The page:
It ill behoves an Englishman, and an Australian citizen, to advise Scots how to vote on their future. How exciting it is however that this debate is happening, both for the future of England (and Wales and Northern Ireland) as well as that of Scotland. Which ever way the vote goes, Britain as a whole will never be quite the same - thank God - as the Scots reflect on what it means to look to a post-Imperial future, and, hopefully, encourage the rest of the British to do likewise. For it is good that the British PM David Cameron tells us that he has a heart, at least for some things which have been good about the United Kingdom's structure. Even better though if he were to have a real heart for those things which are at the core of this debate: the longing of people everywhere to be taken seriously for who they truly are; to claim freedom and full responsibility for their lives, their land, and all that lives within it; and to seek a people's vision based on values of genuine democracy, justice and care for all, including free and fair partnership with the rest of the world. Generations of heartlessness by the English elites towards the poor and marginalised throughout Britain (not least to the Celtic so-called 'fringe'), have led us to this pass. A 'United Kingdom' which is still essentially a Union of ancient Crowns can never be enough. With the Scots, the English (the Welsh and maybe many Irish too) also deserve a forward-looking 'Community of Peoples'. My own Scottish friends remain divided on how that may best be immediately furthered: is full independence a help or a hindrance? I sympathise with them in their dilemma. Yet whatever the outcome, they agree that it at least begins to engage Britain's contemporary, post-imperial, identity. So may the spirit of my greatest Scottish hero, James Keir Hardie, thus prevail...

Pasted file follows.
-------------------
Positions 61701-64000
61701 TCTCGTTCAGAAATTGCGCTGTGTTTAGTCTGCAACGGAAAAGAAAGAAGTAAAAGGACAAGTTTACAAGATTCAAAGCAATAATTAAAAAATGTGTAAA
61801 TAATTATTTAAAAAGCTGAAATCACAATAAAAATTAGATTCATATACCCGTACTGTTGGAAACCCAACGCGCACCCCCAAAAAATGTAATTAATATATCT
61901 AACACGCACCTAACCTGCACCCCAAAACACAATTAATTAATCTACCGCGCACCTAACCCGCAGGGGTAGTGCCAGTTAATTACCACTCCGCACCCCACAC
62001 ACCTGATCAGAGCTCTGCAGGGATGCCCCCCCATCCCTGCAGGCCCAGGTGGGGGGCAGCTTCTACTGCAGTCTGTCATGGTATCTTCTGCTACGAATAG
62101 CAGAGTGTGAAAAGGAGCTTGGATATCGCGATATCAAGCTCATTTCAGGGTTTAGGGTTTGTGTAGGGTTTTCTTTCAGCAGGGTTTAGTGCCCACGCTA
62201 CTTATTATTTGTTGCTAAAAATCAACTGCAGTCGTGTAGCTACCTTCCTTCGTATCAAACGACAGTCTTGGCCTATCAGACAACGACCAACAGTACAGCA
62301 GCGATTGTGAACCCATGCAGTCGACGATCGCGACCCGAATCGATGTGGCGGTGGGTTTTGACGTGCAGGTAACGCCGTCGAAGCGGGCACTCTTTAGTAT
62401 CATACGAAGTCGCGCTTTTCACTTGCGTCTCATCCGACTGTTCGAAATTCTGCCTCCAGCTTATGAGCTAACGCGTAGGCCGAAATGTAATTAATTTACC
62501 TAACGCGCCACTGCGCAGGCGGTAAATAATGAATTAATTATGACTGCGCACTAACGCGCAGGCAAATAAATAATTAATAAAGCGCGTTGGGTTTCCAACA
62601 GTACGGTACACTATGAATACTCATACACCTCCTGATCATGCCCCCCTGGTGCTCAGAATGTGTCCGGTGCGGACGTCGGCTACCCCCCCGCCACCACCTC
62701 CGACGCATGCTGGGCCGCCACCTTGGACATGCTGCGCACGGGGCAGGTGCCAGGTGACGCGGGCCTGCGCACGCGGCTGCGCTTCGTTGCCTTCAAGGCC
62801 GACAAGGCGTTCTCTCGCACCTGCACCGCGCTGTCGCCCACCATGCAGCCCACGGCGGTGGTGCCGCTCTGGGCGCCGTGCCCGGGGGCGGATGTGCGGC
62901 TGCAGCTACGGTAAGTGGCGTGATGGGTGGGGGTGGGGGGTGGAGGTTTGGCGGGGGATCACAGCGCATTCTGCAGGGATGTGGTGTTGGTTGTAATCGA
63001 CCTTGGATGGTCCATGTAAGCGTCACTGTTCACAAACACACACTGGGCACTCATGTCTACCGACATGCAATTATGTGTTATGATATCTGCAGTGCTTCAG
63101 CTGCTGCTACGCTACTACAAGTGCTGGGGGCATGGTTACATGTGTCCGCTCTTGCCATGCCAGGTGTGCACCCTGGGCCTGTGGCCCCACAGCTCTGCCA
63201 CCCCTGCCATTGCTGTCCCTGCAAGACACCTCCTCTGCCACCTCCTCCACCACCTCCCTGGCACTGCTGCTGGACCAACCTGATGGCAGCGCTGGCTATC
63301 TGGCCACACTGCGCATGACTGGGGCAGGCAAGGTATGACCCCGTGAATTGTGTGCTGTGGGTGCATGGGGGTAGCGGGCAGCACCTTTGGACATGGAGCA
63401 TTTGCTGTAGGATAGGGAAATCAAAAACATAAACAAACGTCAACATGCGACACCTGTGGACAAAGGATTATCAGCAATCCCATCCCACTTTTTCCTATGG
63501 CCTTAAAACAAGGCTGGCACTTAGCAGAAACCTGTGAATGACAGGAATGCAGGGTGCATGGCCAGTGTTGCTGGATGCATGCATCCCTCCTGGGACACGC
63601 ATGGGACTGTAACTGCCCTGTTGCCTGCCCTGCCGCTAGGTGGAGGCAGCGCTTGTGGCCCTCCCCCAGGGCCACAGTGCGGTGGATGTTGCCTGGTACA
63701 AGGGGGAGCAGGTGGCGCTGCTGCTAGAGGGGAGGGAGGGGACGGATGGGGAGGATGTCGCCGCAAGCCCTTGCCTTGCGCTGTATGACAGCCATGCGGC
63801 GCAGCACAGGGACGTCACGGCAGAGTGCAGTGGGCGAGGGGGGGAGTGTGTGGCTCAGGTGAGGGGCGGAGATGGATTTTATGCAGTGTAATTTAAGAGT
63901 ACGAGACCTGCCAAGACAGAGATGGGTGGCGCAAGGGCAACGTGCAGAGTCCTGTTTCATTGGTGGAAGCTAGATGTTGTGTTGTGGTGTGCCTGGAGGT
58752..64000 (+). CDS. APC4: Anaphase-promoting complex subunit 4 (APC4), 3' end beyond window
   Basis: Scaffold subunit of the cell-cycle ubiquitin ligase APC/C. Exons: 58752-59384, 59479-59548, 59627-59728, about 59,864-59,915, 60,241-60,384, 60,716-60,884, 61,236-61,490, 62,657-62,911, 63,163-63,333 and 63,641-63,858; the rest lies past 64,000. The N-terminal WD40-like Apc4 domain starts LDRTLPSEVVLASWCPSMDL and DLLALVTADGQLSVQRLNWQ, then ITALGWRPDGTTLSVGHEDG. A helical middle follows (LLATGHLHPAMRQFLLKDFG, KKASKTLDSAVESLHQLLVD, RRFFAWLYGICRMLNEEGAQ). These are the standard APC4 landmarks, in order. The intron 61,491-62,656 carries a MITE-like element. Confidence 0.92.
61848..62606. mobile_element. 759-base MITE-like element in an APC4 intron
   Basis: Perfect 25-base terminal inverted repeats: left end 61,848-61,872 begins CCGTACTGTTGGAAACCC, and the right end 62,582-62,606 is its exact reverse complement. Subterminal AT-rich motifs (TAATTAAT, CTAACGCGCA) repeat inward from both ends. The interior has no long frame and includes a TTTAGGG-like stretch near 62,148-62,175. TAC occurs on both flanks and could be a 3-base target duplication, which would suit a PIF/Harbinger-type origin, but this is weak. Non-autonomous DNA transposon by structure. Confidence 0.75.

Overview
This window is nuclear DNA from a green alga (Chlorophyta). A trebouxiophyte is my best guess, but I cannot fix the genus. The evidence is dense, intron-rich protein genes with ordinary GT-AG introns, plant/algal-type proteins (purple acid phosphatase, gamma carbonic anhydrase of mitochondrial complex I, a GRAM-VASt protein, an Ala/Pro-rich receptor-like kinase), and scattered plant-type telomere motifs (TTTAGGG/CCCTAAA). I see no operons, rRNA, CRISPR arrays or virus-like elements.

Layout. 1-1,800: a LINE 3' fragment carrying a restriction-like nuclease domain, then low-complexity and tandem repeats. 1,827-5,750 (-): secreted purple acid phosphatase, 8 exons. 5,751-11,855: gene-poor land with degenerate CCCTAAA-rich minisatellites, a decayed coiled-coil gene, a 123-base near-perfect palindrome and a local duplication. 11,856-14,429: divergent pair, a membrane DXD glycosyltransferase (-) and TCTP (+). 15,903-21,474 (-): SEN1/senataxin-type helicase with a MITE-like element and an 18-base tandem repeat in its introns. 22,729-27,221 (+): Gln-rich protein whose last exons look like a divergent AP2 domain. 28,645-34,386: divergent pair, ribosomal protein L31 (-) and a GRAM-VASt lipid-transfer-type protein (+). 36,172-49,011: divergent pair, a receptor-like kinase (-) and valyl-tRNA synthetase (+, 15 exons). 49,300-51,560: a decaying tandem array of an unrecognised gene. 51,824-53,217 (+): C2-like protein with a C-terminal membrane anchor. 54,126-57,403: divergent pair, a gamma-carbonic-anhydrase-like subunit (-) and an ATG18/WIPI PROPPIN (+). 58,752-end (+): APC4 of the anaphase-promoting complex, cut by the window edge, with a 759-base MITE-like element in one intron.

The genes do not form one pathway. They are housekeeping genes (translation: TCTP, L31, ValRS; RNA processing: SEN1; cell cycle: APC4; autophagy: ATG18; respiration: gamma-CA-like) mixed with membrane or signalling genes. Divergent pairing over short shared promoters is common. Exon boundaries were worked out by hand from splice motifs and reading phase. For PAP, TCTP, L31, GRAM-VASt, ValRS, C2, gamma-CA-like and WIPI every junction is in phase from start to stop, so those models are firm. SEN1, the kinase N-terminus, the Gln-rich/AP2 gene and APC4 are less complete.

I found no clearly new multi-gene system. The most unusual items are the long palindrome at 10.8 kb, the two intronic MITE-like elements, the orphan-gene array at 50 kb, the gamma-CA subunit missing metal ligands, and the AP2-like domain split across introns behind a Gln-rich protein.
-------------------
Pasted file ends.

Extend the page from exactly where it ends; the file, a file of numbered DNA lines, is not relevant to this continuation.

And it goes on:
In its remarkably unhelpful article on the Church of England's belated decision to move for female bishops, Catholic Online (15/7/14) makes one of those knee-jerk denominational reactions which do little credit to the wisdom of its own tradition, never mind the complex truth and relationships of ecumenical life. As a leading Roman Catholic communication channel, it is a disappointing response and one which must, at the very least, make many Catholics cringe. Whilst the article rightly raises the ecumenical challenge contained in the emergence of female bishops in the Anglican Communion, it vastly overstates the continuing divisions, ignores the nuances and other positive dynamics of Roman Catholic ecumenism, and, above all, fails to understand that the journey of Christian unity is not a one-way street. Perhaps, like other instinctive Christian reactionaries, the author feels a sense of betrayal as the Church of England stumblingly implements a very Catholic principle of doctrinal development to help ensure historic Christianity remains credible and alive in the changed context of the contemporary world...